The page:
How Washington And Iowa Got Used To The Guy Who Is Worried About “Somebody Else’s Babies”

Iowa Congressman Steve King has a long history of making inflammatory remarks. “In Iowa we’re kind of used to seeing this kind of stuff from Steve King kind of on a regular basis,” said one GOP consultant.

WASHINGTON — If Steve King loses his next election — and he probably won’t — it likely won’t be because of the racist things he says.

King managed to outdo himself this weekend with the comment that “we can’t restore our civilization with somebody else’s babies.” But his views were news only to …well… the rest of America. On Capitol Hill, and in his older, conservative Western Iowa district, this is pretty much par for the course.

And because of Iowa’s crucial role in presidential politics, King isn’t just tolerated: Leading national Republicans have for years traveled to Ames and Sioux City to kiss his ring. In political circles, this is a kind of running joke — and indeed, King may have basically lost his ability to shock those insiders. Several years ago in Iowa, a then-likely 2016 presidential candidate was late to an event where he was to appear with Iowa Rep. Steve King. By the time they arrived, the candidate’s aide deadpanned, the congressman would have probably offended half the audience already.

On Monday, as Americans newly familiar with King shook their heads and openly racist figures celebrated on Twitter, King took advantage of the moment to advance his racialist views. On CNN Monday morning, he said he had “meant exactly what I said” in the tweet, and added a comment that added to the uproar: “If you go down the road a few generations, or maybe centuries, with the inter-marriage, I'd like to see an America that is just so homogenous that we look a lot the same," he said.

And as even some Republicans who typically roll their eyes stepped out to denounce King Monday, there were signs these comments may be different. This one “leapfrogs into a really dark realm that Republicans can’t just ignore but have to forcefully denounce,” said one Iowa Republican consultant.

Still, the standard King has set in the past is pretty high. Here are some of his greatest hits:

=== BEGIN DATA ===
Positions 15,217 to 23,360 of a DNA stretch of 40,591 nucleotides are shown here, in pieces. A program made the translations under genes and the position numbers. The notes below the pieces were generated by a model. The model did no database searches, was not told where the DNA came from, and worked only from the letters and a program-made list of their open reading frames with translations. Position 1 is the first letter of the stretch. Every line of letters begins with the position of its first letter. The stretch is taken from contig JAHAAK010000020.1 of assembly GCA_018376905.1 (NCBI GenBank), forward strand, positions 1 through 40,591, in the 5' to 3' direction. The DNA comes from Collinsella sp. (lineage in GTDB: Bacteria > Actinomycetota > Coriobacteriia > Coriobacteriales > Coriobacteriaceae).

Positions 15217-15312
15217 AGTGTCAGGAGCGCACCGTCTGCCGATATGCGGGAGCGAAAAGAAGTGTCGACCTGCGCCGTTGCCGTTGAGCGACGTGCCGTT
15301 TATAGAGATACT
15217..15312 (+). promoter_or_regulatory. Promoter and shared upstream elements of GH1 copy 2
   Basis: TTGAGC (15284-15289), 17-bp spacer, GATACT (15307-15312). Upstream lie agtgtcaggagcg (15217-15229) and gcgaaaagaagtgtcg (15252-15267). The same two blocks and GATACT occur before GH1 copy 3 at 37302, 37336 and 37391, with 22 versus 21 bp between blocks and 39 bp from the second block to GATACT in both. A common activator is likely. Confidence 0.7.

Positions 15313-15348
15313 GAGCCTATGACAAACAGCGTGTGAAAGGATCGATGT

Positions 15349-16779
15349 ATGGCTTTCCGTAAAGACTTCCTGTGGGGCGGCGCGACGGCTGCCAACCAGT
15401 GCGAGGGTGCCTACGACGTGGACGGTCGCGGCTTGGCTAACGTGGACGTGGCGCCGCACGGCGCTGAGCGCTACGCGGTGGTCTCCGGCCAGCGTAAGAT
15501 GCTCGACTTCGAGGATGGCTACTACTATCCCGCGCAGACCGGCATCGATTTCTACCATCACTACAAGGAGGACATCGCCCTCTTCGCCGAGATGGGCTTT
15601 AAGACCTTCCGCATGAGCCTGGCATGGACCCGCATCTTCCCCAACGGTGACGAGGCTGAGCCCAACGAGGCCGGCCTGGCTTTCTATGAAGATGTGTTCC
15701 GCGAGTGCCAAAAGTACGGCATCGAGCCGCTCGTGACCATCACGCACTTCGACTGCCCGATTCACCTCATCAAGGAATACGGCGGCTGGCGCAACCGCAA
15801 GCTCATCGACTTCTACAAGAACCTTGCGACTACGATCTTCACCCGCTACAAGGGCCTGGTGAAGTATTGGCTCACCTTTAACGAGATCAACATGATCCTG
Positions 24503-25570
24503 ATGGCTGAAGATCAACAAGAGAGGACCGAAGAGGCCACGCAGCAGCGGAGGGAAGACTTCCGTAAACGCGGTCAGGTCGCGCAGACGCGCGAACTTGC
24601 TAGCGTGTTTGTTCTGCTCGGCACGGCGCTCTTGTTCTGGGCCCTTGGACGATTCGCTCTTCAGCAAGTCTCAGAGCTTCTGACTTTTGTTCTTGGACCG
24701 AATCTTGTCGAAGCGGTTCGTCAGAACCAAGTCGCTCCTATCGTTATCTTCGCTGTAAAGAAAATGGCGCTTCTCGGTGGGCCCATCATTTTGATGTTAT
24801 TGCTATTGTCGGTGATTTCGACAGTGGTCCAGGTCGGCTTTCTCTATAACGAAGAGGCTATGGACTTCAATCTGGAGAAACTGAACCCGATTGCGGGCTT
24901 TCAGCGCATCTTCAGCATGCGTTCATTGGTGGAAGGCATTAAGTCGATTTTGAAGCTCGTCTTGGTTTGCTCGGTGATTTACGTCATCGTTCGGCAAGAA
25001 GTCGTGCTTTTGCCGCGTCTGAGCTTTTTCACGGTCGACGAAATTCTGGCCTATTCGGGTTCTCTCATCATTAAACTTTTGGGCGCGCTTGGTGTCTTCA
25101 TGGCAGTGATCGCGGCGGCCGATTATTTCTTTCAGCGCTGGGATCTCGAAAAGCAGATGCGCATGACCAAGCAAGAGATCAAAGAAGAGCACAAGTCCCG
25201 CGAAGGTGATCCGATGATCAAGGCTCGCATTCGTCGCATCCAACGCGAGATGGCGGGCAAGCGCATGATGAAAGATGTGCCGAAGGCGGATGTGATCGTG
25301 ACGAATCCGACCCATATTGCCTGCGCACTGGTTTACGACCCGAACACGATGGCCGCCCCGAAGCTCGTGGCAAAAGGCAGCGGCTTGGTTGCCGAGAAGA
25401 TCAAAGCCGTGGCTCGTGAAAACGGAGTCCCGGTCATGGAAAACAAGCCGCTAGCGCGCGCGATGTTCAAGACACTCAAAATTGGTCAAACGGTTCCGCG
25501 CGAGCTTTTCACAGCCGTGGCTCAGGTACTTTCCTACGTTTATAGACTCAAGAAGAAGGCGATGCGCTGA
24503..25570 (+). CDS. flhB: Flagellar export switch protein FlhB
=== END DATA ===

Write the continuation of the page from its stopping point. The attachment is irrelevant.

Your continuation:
In July of 2016, King asked on MSNBC what nonwhite subgroups have done for civilization. “I’d ask you to go back through history and figure out where are these contributions that have been made by these other categories of people that you are talking about? Where did any other subgroup of people contribute more to civilization?” he pondered.

In 2013, he was widely condemned when he declared of immigrant children who came to the United States illegally but were allowed to stay due to the DREAM Act: "For everyone who's a valedictorian, there's another 100 out there that weigh 130 pounds and they’ve got calves the size of cantaloupes because they're hauling 75 pounds of marijuana across the desert.”

In March 2008, King said that if Barack Obama were elected president, “al-Qaida and the radical Islamists and their supporters … will be dancing in the streets because of his middle name.”

Safe to say, King has been fodder for cable news before. Some Republicans even believe it’s where he thrives. But it’s certainly not a new scenario for people who follow his career closely.

“In Iowa we’re kind of used to seeing this kind of stuff from Steve King kind of on a regular basis,” said Craig Robinson, a GOP consultant who writes The Iowa Republican blog. “This incident has seen more hype from the get go. I was a little surprised by how fast and furious it all was.”

Democrats always have a field day with King’s comments, which seem readymade for Democratic fundraising emails and Rachel Maddow segments. But Sunday’s comment from King has drawn a more sizable response than normal on both sides of the aisle.